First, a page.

How to teach philosophy of language today?Journal: The Digital Scholar: Philosopher’s Lab (Vol.1, No. 4)
Publication Date: 2018-12-26
Authors : Petr S. Kusliy;
Page : 65-83
Keywords : philosophy of language; semantics; teaching;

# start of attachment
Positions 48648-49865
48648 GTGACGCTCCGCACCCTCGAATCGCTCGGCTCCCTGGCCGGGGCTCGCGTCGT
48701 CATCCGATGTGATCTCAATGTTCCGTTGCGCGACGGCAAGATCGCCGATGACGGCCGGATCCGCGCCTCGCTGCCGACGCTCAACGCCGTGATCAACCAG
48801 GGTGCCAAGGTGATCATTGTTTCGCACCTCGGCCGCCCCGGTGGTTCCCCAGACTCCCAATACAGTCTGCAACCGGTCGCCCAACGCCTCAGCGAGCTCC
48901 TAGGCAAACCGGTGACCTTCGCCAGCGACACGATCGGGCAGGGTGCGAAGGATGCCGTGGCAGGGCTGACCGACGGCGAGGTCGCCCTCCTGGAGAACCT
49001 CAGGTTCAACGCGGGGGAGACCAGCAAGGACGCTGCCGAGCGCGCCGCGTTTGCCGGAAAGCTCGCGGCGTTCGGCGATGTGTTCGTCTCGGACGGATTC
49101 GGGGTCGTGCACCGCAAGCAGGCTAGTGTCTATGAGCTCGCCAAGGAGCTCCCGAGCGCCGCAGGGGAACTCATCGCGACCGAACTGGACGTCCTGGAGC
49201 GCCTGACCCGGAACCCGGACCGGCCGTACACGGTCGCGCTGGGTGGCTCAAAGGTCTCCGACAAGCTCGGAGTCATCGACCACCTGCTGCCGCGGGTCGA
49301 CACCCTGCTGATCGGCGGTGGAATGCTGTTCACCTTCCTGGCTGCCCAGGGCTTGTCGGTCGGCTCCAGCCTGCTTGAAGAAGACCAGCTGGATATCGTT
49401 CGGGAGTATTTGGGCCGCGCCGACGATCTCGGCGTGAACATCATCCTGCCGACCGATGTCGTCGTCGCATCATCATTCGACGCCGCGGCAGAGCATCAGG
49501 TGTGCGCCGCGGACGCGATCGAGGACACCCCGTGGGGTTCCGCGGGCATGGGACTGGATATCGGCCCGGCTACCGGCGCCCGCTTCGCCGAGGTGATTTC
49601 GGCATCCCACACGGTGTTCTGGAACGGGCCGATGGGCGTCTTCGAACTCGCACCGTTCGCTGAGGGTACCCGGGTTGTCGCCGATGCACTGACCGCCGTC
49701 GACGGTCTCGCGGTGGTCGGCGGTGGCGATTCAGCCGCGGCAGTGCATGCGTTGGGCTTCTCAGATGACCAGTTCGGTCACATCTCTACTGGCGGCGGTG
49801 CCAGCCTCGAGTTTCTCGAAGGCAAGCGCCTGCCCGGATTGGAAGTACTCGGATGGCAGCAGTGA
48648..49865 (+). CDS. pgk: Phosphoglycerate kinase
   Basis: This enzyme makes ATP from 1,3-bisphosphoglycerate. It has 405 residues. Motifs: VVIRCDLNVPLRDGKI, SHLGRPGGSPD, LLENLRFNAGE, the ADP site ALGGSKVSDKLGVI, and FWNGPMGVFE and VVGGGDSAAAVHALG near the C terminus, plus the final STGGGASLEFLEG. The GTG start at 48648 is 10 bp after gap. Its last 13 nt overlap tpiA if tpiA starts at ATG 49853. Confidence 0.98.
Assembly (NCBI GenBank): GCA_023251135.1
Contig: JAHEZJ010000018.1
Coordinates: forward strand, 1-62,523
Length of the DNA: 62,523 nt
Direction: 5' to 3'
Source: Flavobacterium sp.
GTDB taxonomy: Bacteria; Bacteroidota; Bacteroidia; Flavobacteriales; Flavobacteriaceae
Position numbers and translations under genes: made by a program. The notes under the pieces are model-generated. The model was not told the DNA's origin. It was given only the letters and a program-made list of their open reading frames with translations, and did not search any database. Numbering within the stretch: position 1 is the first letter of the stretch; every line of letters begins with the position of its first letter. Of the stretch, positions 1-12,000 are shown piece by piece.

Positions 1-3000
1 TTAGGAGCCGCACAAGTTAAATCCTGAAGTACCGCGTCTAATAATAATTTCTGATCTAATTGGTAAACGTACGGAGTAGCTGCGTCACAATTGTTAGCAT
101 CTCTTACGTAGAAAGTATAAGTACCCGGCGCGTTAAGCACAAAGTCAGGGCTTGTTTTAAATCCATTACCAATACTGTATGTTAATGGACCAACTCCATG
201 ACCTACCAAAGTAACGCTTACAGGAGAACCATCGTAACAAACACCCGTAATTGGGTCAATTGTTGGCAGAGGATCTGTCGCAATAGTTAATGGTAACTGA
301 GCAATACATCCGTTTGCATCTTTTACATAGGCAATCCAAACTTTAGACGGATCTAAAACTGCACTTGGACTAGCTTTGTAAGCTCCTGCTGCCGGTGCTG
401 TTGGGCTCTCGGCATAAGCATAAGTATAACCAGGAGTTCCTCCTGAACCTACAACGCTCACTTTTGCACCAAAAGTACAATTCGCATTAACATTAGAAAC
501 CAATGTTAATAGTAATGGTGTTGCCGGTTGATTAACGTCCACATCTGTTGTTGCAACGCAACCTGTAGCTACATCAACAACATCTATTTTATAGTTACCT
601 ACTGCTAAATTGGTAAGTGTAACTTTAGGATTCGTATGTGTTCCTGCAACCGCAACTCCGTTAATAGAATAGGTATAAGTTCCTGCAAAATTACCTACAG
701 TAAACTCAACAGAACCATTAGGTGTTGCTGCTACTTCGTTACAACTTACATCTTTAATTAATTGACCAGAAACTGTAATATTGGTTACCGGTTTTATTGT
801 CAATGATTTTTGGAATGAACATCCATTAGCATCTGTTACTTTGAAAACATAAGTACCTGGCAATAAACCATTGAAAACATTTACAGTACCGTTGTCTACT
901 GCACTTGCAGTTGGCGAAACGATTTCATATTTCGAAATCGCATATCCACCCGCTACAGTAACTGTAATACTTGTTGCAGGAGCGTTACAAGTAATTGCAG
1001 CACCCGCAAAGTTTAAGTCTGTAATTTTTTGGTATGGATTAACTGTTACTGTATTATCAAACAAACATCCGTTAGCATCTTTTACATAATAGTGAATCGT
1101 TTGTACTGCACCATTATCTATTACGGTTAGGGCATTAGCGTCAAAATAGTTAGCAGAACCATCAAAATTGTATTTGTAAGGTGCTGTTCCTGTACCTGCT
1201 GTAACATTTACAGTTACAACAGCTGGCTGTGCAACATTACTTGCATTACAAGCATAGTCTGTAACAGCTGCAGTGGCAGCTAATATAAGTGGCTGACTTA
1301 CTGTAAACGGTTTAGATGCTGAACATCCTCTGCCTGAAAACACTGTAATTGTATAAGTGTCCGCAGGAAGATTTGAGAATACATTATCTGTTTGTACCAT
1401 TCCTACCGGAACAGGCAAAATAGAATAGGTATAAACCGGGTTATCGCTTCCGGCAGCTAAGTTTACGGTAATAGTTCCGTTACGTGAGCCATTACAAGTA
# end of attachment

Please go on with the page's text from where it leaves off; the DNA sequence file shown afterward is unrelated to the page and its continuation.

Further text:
This paper presents a critical overview of the manual by O. Kulyk, followed by a broader discussion of the contemporary image of what is known as analytic philosophy of language and how this discipline could be taught in a university course of lectures. The author observes that Kulyk's course of lectures is historically oriented just like the majority of similar courses. He explores the reasons for this historical orientation and claims that it results from the fact that the biggest philosophical advances associated with philosophy of language are already in the past and the contemporary philosophy of language is too complicated to be discussed or even mentioned as part of an introductory or semi-advanced course. Moreover, the challenge of finding a balance between different educational objectives associated with such a course makes the historical perspective intuitively attractive. However, it argued that, despite its attractiveness, the historical perspective often fails to address the aspects in which philosophy of language remains relevant for any philosophical research. The author maintains that a problem-oriented course could deal with this shortcoming. He presents a number of topics that are central to the analytic philosophy of language and, at the same time, can be discussed without constant retreat to the classical texts of the main representatives of the analytic tradition. These topics are the object/metalanguage distinction, the three facets of meaning (assertive con-tent/presupposition/implicature), referential vs. quantificational expressions, direct reference vs. reference by description, structural ambiguity, and issues with compositionality. The author claims that such a problem-oriented approach to a course of lectures allows the instructor to develop better exercises and the students to acquire knowledge and skills that they would be able to use not only in their philosophical careers but also in other spheres of life.
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